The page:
During the Battle of the Mareth Line in Tunisia, North Africa, on March 23, 1943, No 11 Platoon's commander Sgt Stanley Andrew Carson, an original member of the battalion, was mortally wounded by fire and died on 24 March 1943 from his wounds. He was almost 23. His grave is at Sfax War Cemetery, Tunisia.
Adrian Carson left the Chatham Islands where he managed a sheep station owned by Barker Brothers. Adrian enlisted in aircrew at Blenheim on February 24, 1941. Initial training was at Levin and Harewood before embarking to Canada on March 17, 1942 to train under the Empire Training Scheme initially as a pilot but transferred to become Bombardier and Air Observer obtaining the rank of Sergeant.
He arrived in England on November 5, 1942 and after further training on April 19, 1943 joined 75 New Zealand Squadron with the rank of Flight Sergeant, on four engined Stirling Bombers. Adrian, or Shorty as he was known, was the Air Bomber of the crew with three other New Zealanders, one Australian and two from the British Isles. They had an exceptional pilot, Hilton (Speedy) Williams who came from Woodville, made good decisions regardless of the weather, was calm and didn't panic and was a skilled airman, conversant with many types of aircraft. He insisted on discipline and making sure everyone knew their jobs backwards. The crew respected him, and they all became close friends.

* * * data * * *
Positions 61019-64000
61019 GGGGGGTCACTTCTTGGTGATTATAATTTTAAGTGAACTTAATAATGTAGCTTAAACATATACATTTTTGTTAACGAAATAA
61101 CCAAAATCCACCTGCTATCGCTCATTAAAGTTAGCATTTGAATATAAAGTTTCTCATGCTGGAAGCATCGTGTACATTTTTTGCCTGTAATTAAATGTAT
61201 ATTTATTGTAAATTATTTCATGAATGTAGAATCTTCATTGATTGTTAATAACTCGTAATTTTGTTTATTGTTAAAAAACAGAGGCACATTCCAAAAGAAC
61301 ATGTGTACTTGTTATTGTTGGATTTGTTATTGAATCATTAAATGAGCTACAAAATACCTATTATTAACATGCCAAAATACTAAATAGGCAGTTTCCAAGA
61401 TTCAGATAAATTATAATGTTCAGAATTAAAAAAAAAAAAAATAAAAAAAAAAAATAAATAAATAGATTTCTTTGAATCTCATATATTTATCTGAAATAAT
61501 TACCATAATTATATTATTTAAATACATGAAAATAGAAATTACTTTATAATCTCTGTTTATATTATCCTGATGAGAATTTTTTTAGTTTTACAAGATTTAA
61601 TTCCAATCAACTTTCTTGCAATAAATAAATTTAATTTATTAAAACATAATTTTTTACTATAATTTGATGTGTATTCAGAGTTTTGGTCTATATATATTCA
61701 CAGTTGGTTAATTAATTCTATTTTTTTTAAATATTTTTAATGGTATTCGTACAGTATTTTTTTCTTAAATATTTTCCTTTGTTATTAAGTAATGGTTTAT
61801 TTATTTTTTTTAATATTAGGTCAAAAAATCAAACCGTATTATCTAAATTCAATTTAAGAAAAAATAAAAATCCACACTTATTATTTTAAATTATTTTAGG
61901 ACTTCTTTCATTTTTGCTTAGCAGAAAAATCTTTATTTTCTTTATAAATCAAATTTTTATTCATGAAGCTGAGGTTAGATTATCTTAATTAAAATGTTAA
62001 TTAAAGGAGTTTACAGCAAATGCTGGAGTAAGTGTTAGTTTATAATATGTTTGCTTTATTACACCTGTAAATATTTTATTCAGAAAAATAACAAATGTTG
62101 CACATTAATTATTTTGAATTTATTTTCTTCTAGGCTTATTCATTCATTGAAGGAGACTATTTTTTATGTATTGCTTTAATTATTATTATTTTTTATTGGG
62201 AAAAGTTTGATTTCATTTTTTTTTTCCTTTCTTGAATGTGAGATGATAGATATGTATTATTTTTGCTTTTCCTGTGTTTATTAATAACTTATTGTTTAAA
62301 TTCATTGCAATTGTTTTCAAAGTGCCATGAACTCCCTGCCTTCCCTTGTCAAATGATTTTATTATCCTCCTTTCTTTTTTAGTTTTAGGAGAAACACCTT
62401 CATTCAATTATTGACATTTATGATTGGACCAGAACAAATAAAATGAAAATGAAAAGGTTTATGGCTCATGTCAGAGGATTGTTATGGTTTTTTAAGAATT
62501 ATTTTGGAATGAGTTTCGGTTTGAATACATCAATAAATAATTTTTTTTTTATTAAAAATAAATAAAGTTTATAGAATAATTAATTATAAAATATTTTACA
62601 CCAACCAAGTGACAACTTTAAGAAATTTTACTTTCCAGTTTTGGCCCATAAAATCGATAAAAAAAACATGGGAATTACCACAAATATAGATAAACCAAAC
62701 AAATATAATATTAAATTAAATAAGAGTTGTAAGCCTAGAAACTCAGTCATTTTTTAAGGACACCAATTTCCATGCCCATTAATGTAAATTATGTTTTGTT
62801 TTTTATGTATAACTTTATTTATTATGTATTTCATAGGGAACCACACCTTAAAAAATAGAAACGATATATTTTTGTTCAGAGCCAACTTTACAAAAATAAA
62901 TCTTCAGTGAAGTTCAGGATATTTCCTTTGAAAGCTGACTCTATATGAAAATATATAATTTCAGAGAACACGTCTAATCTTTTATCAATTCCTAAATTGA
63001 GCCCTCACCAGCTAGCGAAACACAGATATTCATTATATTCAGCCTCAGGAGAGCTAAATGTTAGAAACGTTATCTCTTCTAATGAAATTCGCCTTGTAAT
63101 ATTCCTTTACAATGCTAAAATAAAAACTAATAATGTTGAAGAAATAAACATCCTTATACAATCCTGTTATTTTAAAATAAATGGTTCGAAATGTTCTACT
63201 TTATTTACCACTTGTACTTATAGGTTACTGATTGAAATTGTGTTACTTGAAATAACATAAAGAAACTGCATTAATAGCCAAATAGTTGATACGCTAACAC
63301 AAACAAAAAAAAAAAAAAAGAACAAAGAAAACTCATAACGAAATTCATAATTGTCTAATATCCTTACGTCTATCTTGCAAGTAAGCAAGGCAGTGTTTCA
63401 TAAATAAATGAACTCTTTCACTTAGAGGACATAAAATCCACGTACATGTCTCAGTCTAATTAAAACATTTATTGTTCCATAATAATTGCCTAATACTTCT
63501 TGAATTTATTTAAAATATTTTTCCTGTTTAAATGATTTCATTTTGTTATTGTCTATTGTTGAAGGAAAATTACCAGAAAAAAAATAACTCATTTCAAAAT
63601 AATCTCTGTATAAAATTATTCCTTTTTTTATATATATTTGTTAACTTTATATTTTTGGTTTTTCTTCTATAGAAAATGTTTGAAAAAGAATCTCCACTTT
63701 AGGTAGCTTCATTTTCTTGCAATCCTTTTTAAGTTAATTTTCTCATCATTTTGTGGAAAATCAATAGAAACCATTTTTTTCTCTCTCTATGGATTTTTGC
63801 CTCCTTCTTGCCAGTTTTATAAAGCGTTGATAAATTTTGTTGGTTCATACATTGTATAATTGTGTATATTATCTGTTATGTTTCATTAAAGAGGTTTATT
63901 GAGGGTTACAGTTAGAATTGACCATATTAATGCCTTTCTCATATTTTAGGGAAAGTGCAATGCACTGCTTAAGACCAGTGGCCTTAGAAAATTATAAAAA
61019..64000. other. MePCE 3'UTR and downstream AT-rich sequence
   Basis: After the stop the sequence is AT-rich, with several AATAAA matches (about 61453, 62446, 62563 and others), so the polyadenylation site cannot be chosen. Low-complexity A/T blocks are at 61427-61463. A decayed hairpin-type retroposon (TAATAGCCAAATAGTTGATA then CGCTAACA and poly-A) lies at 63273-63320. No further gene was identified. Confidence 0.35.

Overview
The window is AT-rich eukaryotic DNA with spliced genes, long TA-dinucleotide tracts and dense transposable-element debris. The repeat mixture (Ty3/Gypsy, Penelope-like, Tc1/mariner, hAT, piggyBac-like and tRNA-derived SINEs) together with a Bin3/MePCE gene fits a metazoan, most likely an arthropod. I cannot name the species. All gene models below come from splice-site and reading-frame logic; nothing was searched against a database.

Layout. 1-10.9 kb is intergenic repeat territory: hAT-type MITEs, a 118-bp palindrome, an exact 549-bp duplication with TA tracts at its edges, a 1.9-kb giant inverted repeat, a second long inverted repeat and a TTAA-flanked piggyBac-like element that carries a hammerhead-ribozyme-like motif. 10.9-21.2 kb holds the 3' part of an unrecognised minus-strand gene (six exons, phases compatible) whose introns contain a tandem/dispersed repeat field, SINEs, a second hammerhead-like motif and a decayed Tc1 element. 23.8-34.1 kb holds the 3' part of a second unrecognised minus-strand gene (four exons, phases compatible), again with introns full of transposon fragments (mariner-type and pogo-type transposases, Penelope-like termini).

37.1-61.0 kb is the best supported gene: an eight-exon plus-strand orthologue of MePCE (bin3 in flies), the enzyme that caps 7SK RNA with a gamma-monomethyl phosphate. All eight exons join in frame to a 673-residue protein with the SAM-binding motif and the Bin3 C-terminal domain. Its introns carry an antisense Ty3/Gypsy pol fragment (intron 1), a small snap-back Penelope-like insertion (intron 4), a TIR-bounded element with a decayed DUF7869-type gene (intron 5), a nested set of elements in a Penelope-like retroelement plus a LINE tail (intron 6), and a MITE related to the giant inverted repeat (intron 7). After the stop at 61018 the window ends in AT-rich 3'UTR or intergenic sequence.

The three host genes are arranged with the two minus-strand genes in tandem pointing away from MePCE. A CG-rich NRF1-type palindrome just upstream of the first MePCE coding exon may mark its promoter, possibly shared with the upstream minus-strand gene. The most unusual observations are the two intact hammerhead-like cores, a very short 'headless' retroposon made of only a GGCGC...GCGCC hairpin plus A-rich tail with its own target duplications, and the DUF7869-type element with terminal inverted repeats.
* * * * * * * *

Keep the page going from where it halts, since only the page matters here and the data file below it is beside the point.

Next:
After 27 operations to enemy territory, the crew transferred in November 1943 to No 7 Squadron of the Pathfinder Force based at Oakington, Cambridge, flying Lancaster Bombers.
They survived a serious crash when on the night of September 27, 1943 Speedy Williams and his crew in their new Stirling bomber arrived back at airbase after a bombing raid to Hanover. Because of a rainstorm, visibility was almost nil. They circled the airfield for about an hour and were almost out of fuel when they were told they could land. Unfortunately they were a bit close, but Speedy wasn't going to lose sight of the runway, so he put the nose down in a steep dive. They hit the ground hard, writing off the aircraft, but the crew escaped uninjured. On the night of February 24, 1944 over Schweinfurt, as their Lancaster bomber banked to port after dropping its load, two 30-pound incendiary bombs slammed into it from an aircraft above. One ripped a gaping jagged hole in the starboard fuselage behind the navigator Trevor Dill, smashing part of his seat, bursting open his parachute and destroying the flight engineer's panel. The other lodged in the starboard engine's nacelle.
Fortunately, although the wing was on fire because of the bomb lodged in the engine, the fuel tanks never caught fire. It was absolute chaos, but ever-cool Speedy Williams put the plane in a screaming dive, and the slipstream sucked the flames from the wing.